CNN’s Begala, Bash Downplay Clinton Sex Scandals; ‘Nobody Wants to Talk About’ That

After NBC’s Democratic co-moderator Andrea Mitchell wanted to know from Bernie Sanders in Sunday’s debate about whether or not he regretted bringing up Bill Clinton’s sex scandals, the post-debate analysis on CNN saw panelists Dana Bash and Paul Begala (a former Clinton aide) less than pleased with the issue and did their best to downplay its significance in the 2016 race. 

Host Wolf Blitzer gave CNN political commentator and former Clinton adviser Paul Begala the first crack at this part of the debate since “you served in the White House under President Bill Clinton” and “remember those days” when Clinton’s transgressions were first exposed. 

After Begala first boasted that “[v]ery few people probably spent more time with him during that period than I did,” the man now running a pro-Hillary Clinton super PAC railed against what he deemed “a totally unfair question” even though “I love Andrea Mitchell.” 

Begala argued that while he thinks Mitchell is “a great journalist,” bringing this issue up was “[t]otally unfair” but believed that Sanders “knocked it out of the park” with his answer attacking the media for bringing it up (even though it was an attendee of an Iowa town hall that asked him about it on January 8).

Referring to “my old partner James Carville,” Begala paraphrased “one of his old laws” as being “if there's something too dirty or vile to raise in a campaign, don't worry, some journalist will do it and that's what happened here.”

“It had no place in the debate. These two wanted to debate Wall Street and guns and Iran and taxes and health care and nobody wants to talk about something like that,” Begala lamented.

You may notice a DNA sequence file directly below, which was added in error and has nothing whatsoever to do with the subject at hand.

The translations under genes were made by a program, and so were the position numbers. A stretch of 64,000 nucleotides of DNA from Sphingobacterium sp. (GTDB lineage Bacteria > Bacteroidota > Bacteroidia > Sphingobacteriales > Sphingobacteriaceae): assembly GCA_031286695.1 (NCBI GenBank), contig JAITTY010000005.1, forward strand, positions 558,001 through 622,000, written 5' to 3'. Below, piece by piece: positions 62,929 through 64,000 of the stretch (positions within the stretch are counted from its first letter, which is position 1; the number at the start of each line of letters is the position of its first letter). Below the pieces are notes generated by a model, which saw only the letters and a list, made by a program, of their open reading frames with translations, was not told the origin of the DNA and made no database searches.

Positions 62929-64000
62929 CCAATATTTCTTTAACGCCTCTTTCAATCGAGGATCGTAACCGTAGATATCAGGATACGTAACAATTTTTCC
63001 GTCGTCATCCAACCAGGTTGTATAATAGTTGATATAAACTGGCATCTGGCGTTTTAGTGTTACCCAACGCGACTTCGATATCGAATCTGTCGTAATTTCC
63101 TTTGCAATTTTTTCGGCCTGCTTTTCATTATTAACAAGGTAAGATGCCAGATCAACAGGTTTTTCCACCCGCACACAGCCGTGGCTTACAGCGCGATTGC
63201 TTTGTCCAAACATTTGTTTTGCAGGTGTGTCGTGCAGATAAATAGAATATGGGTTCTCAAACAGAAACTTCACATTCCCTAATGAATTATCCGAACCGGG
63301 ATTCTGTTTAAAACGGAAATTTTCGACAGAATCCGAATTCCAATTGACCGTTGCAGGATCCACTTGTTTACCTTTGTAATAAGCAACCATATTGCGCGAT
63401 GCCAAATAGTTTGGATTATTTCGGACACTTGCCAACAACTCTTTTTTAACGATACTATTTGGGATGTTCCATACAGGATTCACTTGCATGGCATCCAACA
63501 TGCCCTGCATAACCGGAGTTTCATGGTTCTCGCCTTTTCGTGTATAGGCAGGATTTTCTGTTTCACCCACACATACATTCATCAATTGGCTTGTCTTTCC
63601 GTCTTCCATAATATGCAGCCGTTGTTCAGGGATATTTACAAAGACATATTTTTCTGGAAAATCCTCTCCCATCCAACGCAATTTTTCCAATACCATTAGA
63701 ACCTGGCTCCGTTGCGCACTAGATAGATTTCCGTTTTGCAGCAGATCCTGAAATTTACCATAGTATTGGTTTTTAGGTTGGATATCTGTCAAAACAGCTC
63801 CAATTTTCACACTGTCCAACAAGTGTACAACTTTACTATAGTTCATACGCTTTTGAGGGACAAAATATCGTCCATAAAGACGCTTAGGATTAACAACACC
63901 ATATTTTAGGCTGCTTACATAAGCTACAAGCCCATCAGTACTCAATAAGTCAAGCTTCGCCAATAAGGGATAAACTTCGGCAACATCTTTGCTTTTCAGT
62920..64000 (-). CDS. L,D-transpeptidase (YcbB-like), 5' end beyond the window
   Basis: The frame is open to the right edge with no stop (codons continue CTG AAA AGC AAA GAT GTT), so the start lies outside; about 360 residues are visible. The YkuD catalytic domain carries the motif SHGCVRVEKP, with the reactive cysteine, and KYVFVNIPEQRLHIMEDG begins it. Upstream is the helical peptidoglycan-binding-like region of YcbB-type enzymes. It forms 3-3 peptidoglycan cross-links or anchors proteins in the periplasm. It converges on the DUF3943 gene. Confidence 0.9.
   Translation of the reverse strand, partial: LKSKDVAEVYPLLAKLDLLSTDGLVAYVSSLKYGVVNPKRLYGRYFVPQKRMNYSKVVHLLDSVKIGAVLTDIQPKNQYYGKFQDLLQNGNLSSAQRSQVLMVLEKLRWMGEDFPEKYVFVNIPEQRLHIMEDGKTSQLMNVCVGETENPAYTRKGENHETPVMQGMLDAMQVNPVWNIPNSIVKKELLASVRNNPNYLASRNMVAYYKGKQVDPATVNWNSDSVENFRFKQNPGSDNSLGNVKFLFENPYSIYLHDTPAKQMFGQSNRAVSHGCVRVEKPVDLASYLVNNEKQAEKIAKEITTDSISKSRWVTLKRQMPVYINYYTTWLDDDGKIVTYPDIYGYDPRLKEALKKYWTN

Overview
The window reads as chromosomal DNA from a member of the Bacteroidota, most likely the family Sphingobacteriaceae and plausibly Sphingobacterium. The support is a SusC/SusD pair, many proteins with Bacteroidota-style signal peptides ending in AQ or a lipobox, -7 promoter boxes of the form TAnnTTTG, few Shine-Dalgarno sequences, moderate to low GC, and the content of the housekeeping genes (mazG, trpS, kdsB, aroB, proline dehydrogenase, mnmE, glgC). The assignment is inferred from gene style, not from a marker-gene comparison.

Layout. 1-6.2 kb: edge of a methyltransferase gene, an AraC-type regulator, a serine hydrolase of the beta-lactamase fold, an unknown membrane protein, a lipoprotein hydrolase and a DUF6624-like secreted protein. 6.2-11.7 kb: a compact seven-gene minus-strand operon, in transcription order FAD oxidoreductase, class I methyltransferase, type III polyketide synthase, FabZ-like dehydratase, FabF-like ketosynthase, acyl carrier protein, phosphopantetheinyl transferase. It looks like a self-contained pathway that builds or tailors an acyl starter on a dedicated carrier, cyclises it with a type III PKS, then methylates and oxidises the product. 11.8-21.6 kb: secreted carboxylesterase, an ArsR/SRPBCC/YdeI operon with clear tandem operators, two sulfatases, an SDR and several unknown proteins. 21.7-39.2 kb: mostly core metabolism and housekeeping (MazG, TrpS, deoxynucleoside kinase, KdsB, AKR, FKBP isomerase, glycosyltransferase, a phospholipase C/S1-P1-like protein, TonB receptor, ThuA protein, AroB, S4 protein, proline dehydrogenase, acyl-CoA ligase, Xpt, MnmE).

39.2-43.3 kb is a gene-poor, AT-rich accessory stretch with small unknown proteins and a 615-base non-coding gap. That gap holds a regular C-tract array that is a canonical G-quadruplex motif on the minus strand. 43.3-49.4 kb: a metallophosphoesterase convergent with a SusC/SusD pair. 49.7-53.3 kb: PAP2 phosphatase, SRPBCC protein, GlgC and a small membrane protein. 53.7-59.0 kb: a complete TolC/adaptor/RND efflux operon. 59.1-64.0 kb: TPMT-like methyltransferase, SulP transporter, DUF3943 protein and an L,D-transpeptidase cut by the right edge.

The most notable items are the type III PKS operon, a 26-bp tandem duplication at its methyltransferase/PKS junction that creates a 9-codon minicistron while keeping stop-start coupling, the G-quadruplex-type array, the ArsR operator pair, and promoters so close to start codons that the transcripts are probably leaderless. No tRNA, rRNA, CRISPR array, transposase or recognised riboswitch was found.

Moments after (and some disagreement by fellow panelist S.E. Cupp), Blitzer posed to chief political correspondent Dana Bash the chances that whoever the Republicans nominate would bring it up and Bash responded that: “I don't know that anybody else really would because I'm not sure that anybody else thinks it would work. I mean, look, there are a lot of people who were around, maybe around this table, who were around in the '90s[.]”

She later added that when it first happened: “Republicans tried to make it an issue and it didn't work, so why is it going to work 20 years later with his wife? I just don't see it.”

Taking a slightly different tone, CNN political reporter Nia-Malika Henderson pointed out how Republicans could still bring this up in the general election if Clinton’s nominated, but with a different angle from when it first went down in the 1990s:  

[I]t looks like Republicans want to go somewhere else with this, which is if Hillary Clinton is such a great feminist, if she's sort of such a great role model for women, if she's such a champion of women, then what was her sort of role in demonizing those women or not standing up for them? So, I think that would be something that possibly comes up now in a different way because we are in a different period in terms of how we talk about women and how they are treated in the workplace than we were in the '90s.